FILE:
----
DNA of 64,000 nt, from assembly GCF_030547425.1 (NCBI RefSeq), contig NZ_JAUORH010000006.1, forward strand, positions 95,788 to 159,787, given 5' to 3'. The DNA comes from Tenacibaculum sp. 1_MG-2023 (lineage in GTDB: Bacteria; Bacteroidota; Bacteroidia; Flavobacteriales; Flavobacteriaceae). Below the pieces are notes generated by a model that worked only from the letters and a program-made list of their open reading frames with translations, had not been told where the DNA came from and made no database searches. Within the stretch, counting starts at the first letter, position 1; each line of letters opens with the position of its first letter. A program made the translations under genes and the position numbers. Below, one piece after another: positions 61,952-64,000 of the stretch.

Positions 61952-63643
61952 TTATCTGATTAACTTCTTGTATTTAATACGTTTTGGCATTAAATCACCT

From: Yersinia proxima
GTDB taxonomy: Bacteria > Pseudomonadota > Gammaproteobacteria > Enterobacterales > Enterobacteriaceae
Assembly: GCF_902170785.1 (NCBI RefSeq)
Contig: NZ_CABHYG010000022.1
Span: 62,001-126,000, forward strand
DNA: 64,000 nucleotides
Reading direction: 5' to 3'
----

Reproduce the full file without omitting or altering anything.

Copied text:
DNA of 64,000 nt, from assembly GCF_030547425.1 (NCBI RefSeq), contig NZ_JAUORH010000006.1, forward strand, positions 95,788 to 159,787, given 5' to 3'. The DNA comes from Tenacibaculum sp. 1_MG-2023 (lineage in GTDB: Bacteria; Bacteroidota; Bacteroidia; Flavobacteriales; Flavobacteriaceae). Below the pieces are notes generated by a model that worked only from the letters and a program-made list of their open reading frames with translations, had not been told where the DNA came from and made no database searches. Within the stretch, counting starts at the first letter, position 1; each line of letters opens with the position of its first letter. A program made the translations under genes and the position numbers. Below, one piece after another: positions 61,952-64,000 of the stretch.

Positions 61952-63643
61952 TTATCTGATTAACTTCTTGTATTTAATACGTTTTGGCATTAAATCACCT

From: Yersinia proxima
GTDB taxonomy: Bacteria > Pseudomonadota > Gammaproteobacteria > Enterobacterales > Enterobacteriaceae
Assembly: GCF_902170785.1 (NCBI RefSeq)
Contig: NZ_CABHYG010000022.1
Span: 62,001-126,000, forward strand
DNA: 64,000 nucleotides
Reading direction: 5' to 3'